The findings by ORB International help to explain why the Tories are running an election campaign highlighting the choice between Ms May and Mr Corbyn. Theresa May’s name is displayed prominently at her party’s events and on its battlebus, with the Conservative brand relegated to the small print.
Tory fears that the party is still unpopular among voters are justified, according to ORB. More people (39 per cent) disapprove of the Tories than approve of the party (37 per cent). In contrast, 43 per cent approve of Ms May and 34 per cent disapprove.
In areas where the Tories hope to gain seats – Wales, the North-west, North-east and Yorkshire and Humberside – the Prime Minister’s approval ratings are much higher than her party’s. In Wales, only 32 per cent of the public approve of the Conservatives, while 42 per cent approve of Ms May. She is also more popular than the Tories among C2 skilled manual and the bottom DE social group, suggesting her personal appeal might win over working-class voters.
In contrast, only 26 per cent of the public approve of Mr Corbyn, while 49 per cent disapprove. Labour’s ratings are better – 31 per cent and 41 per cent respectively. Among people who voted Labour at the 2015 election, 50 per cent approve of the party’s current leader while 28 per cent do not.
One in five 2015 Labour voters (21 per cent) approves of Ms May, suggesting she could appeal to some of them, while only 7 per cent of those who voted Tory approve of Mr Corbyn.
Only 14 per cent of people say they approve of Mr Farron and 31 per cent disapprove, while 19 per cent approve of the Liberal Democrats and 35 per cent disapprove. Four in 10 Lib Dem 2015 voters (39 per cent) approve of Mr Farron while one in five (19 per cent) do not.
Labour’s plan to raise income tax for people earning more than £80,000 a year and the Conservatives’ target to reduce net migration below 100,000 a year emerged as the most popular of nine key policies tested by ORB. But Ms May’s flagship plan for more grammar schools is much less popular.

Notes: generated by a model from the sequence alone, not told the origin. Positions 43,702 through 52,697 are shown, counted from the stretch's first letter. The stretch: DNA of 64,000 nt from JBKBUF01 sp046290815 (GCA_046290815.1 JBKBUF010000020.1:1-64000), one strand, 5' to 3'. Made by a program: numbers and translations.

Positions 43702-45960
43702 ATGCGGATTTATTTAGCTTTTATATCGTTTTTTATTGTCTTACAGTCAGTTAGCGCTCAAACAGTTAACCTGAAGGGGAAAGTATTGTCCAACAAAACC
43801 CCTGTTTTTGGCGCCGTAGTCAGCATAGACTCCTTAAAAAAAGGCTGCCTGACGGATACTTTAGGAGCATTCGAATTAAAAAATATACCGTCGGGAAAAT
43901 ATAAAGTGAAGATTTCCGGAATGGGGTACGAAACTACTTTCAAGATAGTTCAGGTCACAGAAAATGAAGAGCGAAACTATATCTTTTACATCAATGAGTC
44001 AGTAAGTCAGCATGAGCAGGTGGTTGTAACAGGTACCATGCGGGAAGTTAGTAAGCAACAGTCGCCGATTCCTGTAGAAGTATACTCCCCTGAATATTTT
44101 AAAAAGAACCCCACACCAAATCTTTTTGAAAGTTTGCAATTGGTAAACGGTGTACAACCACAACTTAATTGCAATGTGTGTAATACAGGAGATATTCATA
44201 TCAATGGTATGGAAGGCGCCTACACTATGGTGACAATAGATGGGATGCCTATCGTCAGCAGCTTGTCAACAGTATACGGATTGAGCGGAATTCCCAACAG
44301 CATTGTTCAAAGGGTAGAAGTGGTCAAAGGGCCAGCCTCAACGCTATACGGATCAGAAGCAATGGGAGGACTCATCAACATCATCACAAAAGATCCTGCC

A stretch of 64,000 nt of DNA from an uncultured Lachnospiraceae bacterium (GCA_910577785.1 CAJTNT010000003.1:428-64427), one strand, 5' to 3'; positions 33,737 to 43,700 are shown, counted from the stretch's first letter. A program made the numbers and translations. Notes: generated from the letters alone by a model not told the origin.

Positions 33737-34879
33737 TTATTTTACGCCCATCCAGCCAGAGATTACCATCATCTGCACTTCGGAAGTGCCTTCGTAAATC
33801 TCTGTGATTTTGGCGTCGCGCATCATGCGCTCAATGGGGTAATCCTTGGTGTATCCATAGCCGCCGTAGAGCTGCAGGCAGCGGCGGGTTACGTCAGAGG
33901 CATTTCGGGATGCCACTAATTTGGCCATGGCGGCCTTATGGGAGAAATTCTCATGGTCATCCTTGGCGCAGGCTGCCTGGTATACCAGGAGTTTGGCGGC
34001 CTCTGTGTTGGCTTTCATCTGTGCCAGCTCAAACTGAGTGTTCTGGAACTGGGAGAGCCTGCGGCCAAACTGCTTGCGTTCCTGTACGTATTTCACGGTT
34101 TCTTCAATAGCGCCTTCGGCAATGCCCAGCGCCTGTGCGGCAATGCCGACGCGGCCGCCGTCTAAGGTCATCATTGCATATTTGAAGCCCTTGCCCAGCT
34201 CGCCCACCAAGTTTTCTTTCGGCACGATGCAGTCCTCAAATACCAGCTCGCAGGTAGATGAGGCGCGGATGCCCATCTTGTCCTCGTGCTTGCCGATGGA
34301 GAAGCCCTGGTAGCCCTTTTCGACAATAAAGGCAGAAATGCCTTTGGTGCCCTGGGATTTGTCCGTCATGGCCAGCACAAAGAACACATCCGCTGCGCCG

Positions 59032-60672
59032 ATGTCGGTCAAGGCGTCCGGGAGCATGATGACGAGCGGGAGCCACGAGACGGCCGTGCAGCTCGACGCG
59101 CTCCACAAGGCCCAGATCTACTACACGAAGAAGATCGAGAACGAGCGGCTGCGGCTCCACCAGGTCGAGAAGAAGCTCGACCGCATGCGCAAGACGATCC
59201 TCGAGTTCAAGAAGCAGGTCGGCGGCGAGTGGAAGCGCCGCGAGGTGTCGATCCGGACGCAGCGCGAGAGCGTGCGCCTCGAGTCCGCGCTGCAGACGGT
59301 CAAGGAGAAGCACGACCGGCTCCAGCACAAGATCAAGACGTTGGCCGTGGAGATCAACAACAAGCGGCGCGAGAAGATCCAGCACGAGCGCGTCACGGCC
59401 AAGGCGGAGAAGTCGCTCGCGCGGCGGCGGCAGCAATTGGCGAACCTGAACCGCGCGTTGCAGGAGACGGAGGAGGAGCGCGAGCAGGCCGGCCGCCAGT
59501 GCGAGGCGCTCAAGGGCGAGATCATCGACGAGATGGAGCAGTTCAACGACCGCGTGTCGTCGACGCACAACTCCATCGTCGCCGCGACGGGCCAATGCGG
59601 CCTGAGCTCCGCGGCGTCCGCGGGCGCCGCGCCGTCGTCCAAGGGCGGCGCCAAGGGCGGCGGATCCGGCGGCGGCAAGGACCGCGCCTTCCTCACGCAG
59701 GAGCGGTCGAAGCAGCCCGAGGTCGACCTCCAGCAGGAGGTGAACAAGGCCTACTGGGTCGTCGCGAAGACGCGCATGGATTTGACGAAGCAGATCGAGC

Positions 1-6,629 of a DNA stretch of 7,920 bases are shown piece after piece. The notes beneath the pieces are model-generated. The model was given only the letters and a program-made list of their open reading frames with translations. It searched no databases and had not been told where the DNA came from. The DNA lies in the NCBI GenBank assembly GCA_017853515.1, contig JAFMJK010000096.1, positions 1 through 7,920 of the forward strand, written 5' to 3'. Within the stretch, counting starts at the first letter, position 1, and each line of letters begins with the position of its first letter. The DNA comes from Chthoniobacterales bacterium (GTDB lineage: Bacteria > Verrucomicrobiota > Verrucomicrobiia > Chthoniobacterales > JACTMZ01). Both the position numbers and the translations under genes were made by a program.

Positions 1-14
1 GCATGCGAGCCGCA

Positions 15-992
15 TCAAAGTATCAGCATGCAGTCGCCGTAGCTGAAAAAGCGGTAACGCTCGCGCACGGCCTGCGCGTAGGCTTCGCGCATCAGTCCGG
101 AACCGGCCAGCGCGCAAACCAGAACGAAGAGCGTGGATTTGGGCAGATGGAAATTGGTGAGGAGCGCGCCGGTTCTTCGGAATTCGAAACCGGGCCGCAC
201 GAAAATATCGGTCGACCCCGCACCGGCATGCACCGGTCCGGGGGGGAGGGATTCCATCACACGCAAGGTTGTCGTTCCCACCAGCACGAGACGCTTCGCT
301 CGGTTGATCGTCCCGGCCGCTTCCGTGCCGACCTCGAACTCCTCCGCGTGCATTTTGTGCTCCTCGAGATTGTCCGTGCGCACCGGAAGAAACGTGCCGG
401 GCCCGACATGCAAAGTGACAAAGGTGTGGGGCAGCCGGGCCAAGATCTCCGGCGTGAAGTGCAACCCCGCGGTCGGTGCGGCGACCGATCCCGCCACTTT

People were asked to choose their favourite three out of nine policies – three proposed by the Tories, Labour and the Lib Dems.
The tax rise proposed by Labour is controversial but appears to enjoy widespread support. It was chosen as a top-three policy by 44 per cent of the 2,057 people polled. The planned tax hike is popular among working-class voters and so could appeal to Labour’s core vote. It is less popular among the top AB social group most likely to be hit by it. It was named among their favourite three policies by 56 per cent of 2015 Labour voters but only 27 per cent of people who supported the Tories then.
Ms May’s migration target was chosen by 48 per cent of people as one of their top three policies out of the nine they were offered. It enjoys its strongest backing among over 65s but much less support among 18 to 34 year olds. The target was named as one of the favourite policies by 68 per cent of Tory voters in 2015 and 77 per cent of Ukip supporters but only 29 per cent of Labour voters.
When ORB translated people’s favourite three of the nine policies into a league table, the migration target came top, Labour’s tax rise second and the Lib Dem proposal for a 1p income tax increase to raise £6bn for health and social care third.
Next, in order of popularity, came the Tory plan to allow the regulator Ofgem to cap energy prices, followed by Labour’s pledge to build one million homes in five years and Labour’s proposal to end hospital car parking charges by increasing private health insurance premiums.
The three least popular of the nine policies tested were the Lib Dem plan to end winter fuel allowances for pensioners paying the 40p tax rate; the party’s promise of a second referendum on the Brexit deal and in last place the Tories’ commitment to more grammar schools.
Only 15 per cent of those polled named grammar schools as one of their three favourite policies of the nine listed. Only 28 per cent of 2015 Tory voters listed them, suggesting that Ms May could face an uphill struggle to “sell” her main domestic policy.
Half of those polled were told which party is proposing the nine policies, while the other half were asked to rate them without being told which party backs them.
The Lib Dems were the only party whose three policies won less support when people were told which party proposes them. The public appear to prefer Lib Dem policies when they are not aware they are being put forward by the party – a worry for Mr Farron if his policies are damaged by association with the brand.
Two of the three Labour policies polled – the income tax rise and building a million homes – were more popular when people were told they were proposed by Labour.
ORB interviewed 2,057 adults across the UK on 10 and 11 May.
Join our new commenting forum
Join thought-provoking conversations, follow other Independent readers and see their replies